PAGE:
In the Media

Published: 14 December 2020

Members of SMLC brought their subject expertise to television programmes broadcast in Scotland and the Czech Republic, a world radio programme and appeared in magazines as far afield as the Netherlands.

BBC's 'Scotland, Slavery and Statues' documentary
The documentary, last shown on BBC Scotland on 24th October, follows the four-year debate over how Henry Dundas should be remembered on the inscription of the Melville Monument in Edinburgh. Sir Geoff Palmer and his supporters have argued for years that Henry Dundas deliberately delayed the abolition of the slave trade when he won support for abolition to be ‘gradual', whereas Henry Dundas’s ancestor Bobby Melville and others argue that Dundas was an abolitionist who was being pragmatic. The programme follows every twist and turn of the story, including how Scotland’s debate triggered a similar discussion in Canada on whether to rename Dundas Street in Toronto, and looks at how events in Bristol impacted on decisions made in Scotland. With historians also debating the actions of Henry Dundas, the programme asks how Scotland as a country can come to an agreement on this and its long connections with slavery. Lecturer in French, Dr Rachel Douglas' contribution focused on the British occupation and the key role played by Dundas who sent British troops to colonial Haiti during the Haitian Revolution. The documentary has generated a fierce debate about Dundas and slavery with articles in The Herald and The Times and other media by Professor Sir Tom Devine and Professor Sir Geoff Palmer. These debates over Scotland's and Dundas's role in slavery also took place in the context of the Black Lives Matter protests of 2020. In Scotland, BLM protests saw activists dialogue with Dundas through graffiti on the base of the inaccessible statue that towers 150 feet above Edinburgh. Temporary  changes were also proposed to Edinburgh and Glasgow street names including Dundas Street. Alternative street signs renamed this main street 'Emancipation Street'.
Dr Douglas first appears around 18 minutes into the programme.


BBC World Service Programme on Austrian Peace Activist
In June, the BBC World Service flagship programme 'The Forum' was devoted to the Austrian writer and peace campaigner Bertha von Suttner, the first woman to win the Nobel Peace prize (1905). The programme featured Dr Barbara Burns (German) who has worked extensively on Suttner who was one of the most significant writers of her era. An ardent advocate of peace and arbitration, she used the medium of fiction to reach as broad a readership as possible. Her novel 'Die Waffen nieder!' (1889), translated into English as 'Lay Down Your Arms', became an international bestseller, and she travelled throughout Europe and America to lobby for her cause. Barbara Burns, editor of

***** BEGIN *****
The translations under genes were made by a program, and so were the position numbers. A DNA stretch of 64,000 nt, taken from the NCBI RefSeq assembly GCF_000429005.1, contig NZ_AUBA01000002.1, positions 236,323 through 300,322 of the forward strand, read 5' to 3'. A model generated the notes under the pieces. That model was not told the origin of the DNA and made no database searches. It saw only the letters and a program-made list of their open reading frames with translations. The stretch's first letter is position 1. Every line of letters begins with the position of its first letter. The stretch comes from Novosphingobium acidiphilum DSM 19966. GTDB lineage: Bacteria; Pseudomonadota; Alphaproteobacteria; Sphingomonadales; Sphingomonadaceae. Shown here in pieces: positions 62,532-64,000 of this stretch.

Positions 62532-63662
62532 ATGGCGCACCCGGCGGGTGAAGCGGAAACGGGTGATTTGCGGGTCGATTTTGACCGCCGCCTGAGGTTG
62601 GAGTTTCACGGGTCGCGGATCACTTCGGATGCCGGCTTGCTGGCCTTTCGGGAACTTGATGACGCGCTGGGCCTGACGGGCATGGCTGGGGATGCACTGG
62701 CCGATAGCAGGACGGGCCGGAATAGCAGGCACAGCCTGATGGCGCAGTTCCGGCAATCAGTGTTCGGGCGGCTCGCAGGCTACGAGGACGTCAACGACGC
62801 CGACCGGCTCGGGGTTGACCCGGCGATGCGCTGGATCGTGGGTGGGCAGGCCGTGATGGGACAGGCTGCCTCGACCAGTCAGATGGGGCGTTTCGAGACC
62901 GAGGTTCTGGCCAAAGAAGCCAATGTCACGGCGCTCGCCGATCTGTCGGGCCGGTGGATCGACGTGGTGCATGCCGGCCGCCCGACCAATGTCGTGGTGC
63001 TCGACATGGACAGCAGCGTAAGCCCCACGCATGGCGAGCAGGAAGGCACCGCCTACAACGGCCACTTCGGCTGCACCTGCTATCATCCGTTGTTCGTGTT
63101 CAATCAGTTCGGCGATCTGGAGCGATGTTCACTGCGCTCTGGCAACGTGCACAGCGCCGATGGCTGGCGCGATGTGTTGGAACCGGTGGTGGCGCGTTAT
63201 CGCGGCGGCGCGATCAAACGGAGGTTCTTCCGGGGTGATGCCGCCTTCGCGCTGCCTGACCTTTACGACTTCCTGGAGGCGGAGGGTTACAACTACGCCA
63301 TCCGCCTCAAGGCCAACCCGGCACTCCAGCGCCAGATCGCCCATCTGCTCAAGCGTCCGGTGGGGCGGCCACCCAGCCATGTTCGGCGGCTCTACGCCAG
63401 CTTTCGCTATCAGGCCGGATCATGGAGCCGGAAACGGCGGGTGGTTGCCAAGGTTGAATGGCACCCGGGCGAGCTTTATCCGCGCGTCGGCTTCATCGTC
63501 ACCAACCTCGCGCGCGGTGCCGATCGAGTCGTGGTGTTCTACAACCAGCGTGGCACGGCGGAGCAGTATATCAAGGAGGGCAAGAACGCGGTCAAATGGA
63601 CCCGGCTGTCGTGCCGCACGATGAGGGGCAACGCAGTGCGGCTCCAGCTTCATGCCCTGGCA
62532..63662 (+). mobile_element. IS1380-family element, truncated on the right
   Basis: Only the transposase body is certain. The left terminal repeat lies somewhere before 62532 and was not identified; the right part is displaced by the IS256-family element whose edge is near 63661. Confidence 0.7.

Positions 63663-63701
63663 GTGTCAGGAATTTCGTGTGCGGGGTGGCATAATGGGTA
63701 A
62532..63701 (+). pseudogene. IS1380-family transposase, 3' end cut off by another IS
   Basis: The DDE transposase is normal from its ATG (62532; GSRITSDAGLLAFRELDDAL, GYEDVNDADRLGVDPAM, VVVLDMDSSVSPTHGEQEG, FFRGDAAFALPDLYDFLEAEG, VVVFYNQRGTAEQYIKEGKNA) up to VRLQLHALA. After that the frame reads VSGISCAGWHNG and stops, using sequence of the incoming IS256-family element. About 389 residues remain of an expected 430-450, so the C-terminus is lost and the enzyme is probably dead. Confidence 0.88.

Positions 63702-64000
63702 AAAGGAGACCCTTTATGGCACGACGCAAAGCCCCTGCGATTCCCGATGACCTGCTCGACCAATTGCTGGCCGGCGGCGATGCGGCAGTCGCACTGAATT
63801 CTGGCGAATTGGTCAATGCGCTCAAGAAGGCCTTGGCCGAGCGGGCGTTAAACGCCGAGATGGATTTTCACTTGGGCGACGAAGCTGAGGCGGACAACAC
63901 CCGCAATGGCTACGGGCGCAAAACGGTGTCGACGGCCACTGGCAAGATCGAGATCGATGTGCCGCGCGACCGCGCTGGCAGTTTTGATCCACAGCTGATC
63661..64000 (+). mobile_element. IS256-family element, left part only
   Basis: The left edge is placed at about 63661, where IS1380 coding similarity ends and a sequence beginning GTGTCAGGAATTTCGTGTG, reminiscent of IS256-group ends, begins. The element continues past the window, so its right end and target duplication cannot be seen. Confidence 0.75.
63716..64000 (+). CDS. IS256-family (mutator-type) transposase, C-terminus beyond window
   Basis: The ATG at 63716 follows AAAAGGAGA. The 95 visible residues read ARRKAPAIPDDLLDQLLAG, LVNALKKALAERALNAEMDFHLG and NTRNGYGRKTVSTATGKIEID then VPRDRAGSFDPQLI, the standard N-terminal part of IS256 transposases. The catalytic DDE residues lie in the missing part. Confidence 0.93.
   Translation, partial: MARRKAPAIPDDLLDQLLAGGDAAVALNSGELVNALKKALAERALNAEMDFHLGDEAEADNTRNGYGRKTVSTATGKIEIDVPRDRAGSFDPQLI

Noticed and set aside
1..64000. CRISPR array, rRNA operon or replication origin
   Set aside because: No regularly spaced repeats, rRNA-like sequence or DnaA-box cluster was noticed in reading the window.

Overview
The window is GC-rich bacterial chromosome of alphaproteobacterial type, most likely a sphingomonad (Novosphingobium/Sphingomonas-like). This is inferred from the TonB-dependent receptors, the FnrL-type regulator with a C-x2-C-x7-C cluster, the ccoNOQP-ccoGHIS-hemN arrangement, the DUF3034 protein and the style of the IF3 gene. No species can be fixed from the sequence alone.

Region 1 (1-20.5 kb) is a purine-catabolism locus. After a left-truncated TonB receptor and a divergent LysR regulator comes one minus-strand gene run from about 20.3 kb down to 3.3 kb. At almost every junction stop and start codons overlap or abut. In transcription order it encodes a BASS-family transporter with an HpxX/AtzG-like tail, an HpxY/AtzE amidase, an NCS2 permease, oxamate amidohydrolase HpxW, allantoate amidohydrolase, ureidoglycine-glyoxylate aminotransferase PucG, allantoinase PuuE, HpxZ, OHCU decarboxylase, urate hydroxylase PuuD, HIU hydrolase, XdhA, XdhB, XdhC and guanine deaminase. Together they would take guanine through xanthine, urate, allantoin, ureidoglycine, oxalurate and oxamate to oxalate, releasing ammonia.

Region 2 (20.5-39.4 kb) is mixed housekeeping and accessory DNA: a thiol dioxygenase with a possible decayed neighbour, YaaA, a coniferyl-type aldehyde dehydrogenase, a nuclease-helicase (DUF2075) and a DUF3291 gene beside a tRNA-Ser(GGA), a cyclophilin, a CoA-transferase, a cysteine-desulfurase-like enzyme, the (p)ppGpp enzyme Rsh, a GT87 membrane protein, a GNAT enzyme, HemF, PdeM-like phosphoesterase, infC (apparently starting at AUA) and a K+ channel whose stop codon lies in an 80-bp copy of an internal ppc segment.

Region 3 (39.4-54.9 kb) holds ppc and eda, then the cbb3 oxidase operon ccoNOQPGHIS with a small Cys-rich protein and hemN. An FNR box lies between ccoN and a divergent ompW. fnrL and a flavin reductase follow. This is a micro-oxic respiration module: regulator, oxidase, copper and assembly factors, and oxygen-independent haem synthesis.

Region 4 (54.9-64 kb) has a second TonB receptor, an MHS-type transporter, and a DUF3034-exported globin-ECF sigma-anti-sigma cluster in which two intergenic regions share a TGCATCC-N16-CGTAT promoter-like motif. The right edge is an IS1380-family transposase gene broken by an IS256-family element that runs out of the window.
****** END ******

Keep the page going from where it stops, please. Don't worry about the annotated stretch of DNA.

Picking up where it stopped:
a new critical edition of Suttner's novel, joined an international  panel of three experts to discuss the author's life and legacy. Listen to the programme here:

Franco’s censorship on the Dutch news
Prestigious Dutch weekly news magazine De Groene Amsterdammer published an article on the long-lasting impact in Spain of Franco's censorship on June 24. The subject of the article was Dr Jordi Cornellà-Detrell’s (Hispanic Studies) research, which focuses on the long-lasting effects of censorship in Spain. The article, entitled ‘Franco’s censuur leeft voort’ and written by Pamela Kallman, addressed the question of why the advent of democracy did not stop the production, circulation and consumption of censored books in Spain. It explains that many of the published translations of the classics of English and American literature currently available in Spain are still the edited versions approved by the Franco-era censors and argues that, since publishers have continued to offer expurgated texts to the public, censorship still plays a function in Spanish cultural life. The independent, highly regarded De Groene Amsterdammer Dutch weekly magazine is published in Amsterdam and distributed throughout The Netherlands.

Interview with Aleś Michalevich
Aleś Michalevich was the main opposition candidate in the 2010 general election in Belorussia. He was arrested and tortured but escaped to the Czech Republic where he was given political asylum. He is now back in Minsk. Dr Jan Čulík, lecturer in Czech, discussed the progress and the prospects of the ongoing democratic revolution in Belarus in this Britské listy Interview, which was broadcast on the Czech cable TV station on Wedesday 19th August 2020. To watch the interview (in Czech with English subtitles) visit 

First published: 14 December 2020

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